I have recently encountered the phrase: minimum viable product and its acronym: MVP. For me the phrase connotes a certain ‘hastily thrown together in a dark room by people who know little and care less’ quality. There is a more benign interpretation, but my first impression is much more fun, and I thought I’d apply it to communication, and then consider other applications.
What is MVP communication?
- The production of sound and/or gesture in the general vicinity of another being
- The expectation that everyone should just know what you mean by something
- Breathing through the nose when you usually breathe through the mouth
- Having one or more thoughts
MVP communication has radically simplified my life! For example, at home, I no longer need to trouble myself with finding the person I want to talk to. I simply scream down the hallway. I can see that this will be even more effective at work, as the quietness of the library will really allow my voice to carry.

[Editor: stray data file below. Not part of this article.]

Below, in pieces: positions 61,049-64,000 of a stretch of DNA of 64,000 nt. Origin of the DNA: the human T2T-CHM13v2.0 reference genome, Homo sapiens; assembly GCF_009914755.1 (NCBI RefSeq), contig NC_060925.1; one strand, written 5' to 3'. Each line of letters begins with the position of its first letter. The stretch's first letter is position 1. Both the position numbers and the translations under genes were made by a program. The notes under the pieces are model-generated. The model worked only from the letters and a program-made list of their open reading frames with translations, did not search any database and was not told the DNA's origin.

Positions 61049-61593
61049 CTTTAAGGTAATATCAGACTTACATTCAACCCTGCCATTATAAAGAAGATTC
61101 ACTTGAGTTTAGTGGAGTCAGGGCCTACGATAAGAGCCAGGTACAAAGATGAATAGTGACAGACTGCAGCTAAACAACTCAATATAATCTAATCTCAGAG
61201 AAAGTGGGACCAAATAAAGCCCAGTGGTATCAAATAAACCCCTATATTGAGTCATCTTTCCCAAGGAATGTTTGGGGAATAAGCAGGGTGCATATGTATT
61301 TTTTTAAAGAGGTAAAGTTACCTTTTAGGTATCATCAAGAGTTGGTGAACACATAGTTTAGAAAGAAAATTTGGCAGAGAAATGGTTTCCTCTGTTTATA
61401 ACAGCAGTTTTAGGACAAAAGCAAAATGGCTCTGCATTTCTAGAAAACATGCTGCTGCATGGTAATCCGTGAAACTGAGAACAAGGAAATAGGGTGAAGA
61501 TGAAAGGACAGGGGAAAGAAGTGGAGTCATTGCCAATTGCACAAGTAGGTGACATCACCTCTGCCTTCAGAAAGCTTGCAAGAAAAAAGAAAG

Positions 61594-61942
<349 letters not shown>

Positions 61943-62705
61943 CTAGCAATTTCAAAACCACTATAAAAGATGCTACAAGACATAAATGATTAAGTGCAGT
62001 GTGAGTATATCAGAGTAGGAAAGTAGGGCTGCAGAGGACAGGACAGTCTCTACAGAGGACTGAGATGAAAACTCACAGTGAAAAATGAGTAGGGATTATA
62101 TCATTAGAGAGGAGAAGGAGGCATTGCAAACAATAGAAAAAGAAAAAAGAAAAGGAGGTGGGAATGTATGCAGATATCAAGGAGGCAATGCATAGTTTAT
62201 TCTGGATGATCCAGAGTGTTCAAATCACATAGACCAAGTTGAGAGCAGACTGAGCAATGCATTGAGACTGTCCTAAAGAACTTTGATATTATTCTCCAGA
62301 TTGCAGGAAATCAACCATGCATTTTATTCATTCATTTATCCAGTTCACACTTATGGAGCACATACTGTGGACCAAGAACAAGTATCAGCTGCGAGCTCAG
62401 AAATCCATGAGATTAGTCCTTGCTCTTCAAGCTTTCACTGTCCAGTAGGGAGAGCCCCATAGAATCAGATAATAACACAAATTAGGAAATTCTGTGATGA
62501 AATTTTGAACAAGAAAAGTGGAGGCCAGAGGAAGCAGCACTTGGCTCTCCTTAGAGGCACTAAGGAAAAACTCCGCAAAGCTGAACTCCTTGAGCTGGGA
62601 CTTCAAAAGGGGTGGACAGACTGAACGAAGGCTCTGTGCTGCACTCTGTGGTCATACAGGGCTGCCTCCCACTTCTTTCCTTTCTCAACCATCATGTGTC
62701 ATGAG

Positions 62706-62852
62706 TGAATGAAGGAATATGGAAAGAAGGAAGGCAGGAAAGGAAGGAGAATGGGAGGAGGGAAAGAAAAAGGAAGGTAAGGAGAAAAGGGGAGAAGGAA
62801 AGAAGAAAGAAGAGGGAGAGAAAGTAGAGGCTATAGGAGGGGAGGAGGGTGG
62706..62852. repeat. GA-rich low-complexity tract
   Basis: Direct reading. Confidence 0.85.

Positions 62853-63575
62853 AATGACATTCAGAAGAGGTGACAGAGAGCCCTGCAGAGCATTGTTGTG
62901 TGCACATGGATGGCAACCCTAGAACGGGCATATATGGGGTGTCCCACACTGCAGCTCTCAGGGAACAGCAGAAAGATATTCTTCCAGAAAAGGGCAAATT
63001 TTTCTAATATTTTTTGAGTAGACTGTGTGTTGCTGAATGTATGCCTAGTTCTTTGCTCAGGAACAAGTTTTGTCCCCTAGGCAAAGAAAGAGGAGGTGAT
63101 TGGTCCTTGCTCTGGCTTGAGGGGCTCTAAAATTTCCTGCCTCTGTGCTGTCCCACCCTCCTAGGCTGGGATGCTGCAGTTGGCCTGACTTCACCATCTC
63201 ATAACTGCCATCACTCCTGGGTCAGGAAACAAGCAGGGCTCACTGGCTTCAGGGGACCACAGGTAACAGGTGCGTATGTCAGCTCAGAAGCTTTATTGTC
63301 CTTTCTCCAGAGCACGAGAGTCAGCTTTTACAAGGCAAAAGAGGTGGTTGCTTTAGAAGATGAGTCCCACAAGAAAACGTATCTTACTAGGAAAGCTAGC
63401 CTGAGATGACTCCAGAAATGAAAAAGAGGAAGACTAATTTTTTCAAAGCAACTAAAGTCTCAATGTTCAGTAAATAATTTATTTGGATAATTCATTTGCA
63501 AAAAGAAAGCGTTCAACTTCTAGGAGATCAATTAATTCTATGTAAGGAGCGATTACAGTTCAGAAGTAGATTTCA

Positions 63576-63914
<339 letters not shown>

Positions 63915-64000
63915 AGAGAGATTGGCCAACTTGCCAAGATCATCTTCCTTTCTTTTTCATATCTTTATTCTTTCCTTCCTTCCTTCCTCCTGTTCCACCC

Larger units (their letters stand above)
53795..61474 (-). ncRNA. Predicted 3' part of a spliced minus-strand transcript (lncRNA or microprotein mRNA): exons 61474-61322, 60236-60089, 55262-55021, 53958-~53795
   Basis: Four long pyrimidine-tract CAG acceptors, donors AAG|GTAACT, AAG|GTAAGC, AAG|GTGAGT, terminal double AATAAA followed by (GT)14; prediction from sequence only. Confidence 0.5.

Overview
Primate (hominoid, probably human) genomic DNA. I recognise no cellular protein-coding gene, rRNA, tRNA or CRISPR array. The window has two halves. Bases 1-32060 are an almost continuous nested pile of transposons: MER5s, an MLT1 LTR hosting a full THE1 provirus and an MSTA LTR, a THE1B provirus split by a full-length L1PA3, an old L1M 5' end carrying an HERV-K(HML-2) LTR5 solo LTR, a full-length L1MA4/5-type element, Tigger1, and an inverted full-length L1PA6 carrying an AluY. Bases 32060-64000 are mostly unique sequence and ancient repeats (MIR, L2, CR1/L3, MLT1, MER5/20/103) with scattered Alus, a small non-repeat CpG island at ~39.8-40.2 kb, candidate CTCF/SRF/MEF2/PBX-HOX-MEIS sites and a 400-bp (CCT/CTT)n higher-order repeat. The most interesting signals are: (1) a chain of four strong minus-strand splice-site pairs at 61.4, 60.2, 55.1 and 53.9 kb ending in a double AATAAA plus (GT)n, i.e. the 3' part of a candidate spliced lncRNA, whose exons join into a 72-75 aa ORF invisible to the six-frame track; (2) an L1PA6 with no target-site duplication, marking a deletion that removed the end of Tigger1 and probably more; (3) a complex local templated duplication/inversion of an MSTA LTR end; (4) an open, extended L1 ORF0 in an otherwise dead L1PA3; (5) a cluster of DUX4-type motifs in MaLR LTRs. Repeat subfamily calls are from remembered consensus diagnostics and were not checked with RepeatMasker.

Digital communications are also simplified. No need to clutter a message with meaningless conventions. For instance, last month, I would have sent the following text:
Hey Sue! Thanks for offering to cook dinner. Will be home just after 6 tonight.
This week, it was: din4630
I am very excited by the endless possibilities afforded by MVP and I am looking forward to seeing it applied in other contexts… MVP literary theory is an obvious contender, as really writing is writing and reading is reading, how much more do you really need to say? MVP economics: the ‘trickle down effect’ was hardly noticeable anyway, so in MVP economics, we could simplify matters and just concentrate on keeping wealth in the hands of those who already have it. MVP critical theory: is the ‘critical’ part really necessary – can’t we all just get along?
Well that’s my post on ‘ordinary’ complete (and please note that in the MVP tradition I have not included an image). I’d be delighted to hear any further comments or suggestions on how MVP could be applied in different spheres of life.